• John Oszajca says:

      Hi Marilou,

      Glad you enjoyed the episode. It’s true. It really is a job. Musicians have a tendency to think that being creative is enough. But most of us would agree that it would be crazy if a traditional business stopped their marketing altogether if the first ad they took out didn’t generate a profit. There are definitely people who get lucky and have success right out of the gate, but it usually takes a fair bit of testing and tweaking until we dial things in. Kevin has done a great job and it was fun to share his story.

  • Sherman Cox says:

    Cool Podcast….how much music should you have already available before you start using these kinds of marketing methods?

    • John Oszajca says:

      Hi Sherman,

      Great question. To start building a subscriber list, you only need a song or two to offer on a squeeze page in exchange for people signing up. However you’re definitely going to want to have something to sell at the end of your funnel. This is especially true if you plan on running any kind of paid promotion, like Facebook ads.

      Let me know if I can ever help with anything else.

  • Mira says:

    Awesome podcast! As someone who is often discouraged but still never gives up, this is great to hear and installs hope. Thanks guys 🙂

    • John Oszajca says:

      Glad to hear that it instilled some confidence in the path your on. Keep at it and let me know if I can help with anything along the way.

      • Phil Dutra says:

        Thanks so much, John!! Always looking for tip and tricks from successful Artists!! Really liked the decoy strategy you discussed!! I will try that going forward. Getting 25% email sign up conversions from facebook but completely failing on automated series and sales pitch!

  • Phil Dutra says:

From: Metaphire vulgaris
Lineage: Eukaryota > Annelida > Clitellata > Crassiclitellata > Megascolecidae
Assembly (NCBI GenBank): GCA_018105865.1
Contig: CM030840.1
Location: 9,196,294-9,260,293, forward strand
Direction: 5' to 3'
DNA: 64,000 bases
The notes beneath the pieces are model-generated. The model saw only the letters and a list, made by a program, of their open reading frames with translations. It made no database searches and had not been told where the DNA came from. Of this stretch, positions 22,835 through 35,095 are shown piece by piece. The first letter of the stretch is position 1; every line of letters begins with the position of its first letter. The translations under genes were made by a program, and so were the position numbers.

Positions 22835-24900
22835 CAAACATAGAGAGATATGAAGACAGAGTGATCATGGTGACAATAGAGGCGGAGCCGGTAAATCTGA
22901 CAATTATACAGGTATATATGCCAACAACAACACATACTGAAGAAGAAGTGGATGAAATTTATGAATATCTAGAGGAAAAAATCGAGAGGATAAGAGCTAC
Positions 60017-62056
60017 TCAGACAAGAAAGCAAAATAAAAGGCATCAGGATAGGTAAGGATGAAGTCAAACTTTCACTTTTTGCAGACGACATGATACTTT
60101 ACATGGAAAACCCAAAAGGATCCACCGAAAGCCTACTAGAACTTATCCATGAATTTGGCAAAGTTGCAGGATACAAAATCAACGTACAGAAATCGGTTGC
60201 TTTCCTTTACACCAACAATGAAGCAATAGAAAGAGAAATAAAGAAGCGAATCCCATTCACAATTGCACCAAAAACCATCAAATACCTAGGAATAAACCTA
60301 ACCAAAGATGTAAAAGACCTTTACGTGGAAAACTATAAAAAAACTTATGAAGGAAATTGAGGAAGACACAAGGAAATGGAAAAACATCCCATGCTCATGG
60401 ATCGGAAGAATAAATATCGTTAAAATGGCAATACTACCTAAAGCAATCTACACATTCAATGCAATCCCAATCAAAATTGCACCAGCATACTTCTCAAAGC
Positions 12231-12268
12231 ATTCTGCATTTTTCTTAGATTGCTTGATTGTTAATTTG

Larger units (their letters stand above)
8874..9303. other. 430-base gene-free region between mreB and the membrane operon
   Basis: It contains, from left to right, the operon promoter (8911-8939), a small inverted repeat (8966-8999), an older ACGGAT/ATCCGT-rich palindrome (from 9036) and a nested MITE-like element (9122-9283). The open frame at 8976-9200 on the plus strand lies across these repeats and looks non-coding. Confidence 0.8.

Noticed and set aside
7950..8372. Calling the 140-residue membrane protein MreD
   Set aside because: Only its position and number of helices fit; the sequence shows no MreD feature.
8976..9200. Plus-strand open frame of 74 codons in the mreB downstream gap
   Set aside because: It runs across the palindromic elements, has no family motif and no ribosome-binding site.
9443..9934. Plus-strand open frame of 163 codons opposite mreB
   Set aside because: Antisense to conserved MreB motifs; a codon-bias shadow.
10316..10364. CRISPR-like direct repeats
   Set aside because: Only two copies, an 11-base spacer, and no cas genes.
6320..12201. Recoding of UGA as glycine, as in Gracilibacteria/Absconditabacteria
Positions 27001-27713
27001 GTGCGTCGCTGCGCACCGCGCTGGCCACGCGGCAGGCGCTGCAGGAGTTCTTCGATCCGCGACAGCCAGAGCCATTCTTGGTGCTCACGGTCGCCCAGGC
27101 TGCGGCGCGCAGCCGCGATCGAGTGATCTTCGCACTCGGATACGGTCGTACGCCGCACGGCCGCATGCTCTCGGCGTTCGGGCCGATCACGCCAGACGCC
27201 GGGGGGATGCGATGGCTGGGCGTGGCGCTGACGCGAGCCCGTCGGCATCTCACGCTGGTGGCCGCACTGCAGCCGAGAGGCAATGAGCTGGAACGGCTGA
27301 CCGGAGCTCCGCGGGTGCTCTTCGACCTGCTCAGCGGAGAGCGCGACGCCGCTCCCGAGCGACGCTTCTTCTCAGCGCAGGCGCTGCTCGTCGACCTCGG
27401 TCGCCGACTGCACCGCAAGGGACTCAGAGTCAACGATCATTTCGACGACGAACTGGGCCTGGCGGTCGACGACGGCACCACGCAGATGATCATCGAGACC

Hi John, Great episode. Can you share a screen cap of Mute Prophet’s squeeze page? I would love to see but I don’t want to mess with his conversion rate.

  • Robin Schell says:

    What I would be curious to see, is how they went about their FB ads. Did they just ‘increase reach’ (or whatever FB calls it). Or use some clever analytical way of determining how / where to run ads.

  • Corby says:

    These guys are selling 26 albums a day with 63 monthly listeners and 532 followers on Spotify? That’s impressive!

    • John Oszajca says:

      Hey Corby,

      The MMM model does not rely on streaming at all. It is a sales driven model. So, while it is still recommended that you have a presence on the streaming platforms, and while some artists also choose to pursue streaming strategies in addition to sales strategies, it is common that MMM artists will put all of their marketing into their funnel and will see big sales numbers with low streaming numbers.

      • This is what I’m thinking. Having just finished a website it makes sense to funnel everything through there, with maybe an incidental streaming presence.

        • John Oszajca says:

          Sounds good Nick. There is nothing wrong with streaming, but in my experience, the average indie artists stands a far better chance of making a significant amount of money from a sales model then they do from a streaming model, which is why I focus on sales. And doing so does not prohibit you from also pushing a streaming catalog, I would just recommend that you not stream the majority of the music you are also selling, if you do plan to pursue both strategies.

  • Allan says:

    Love this John. Definitely makes me feel hopeful about my band’s chances out there. And a big thank you to Kevin for sharing all of their details.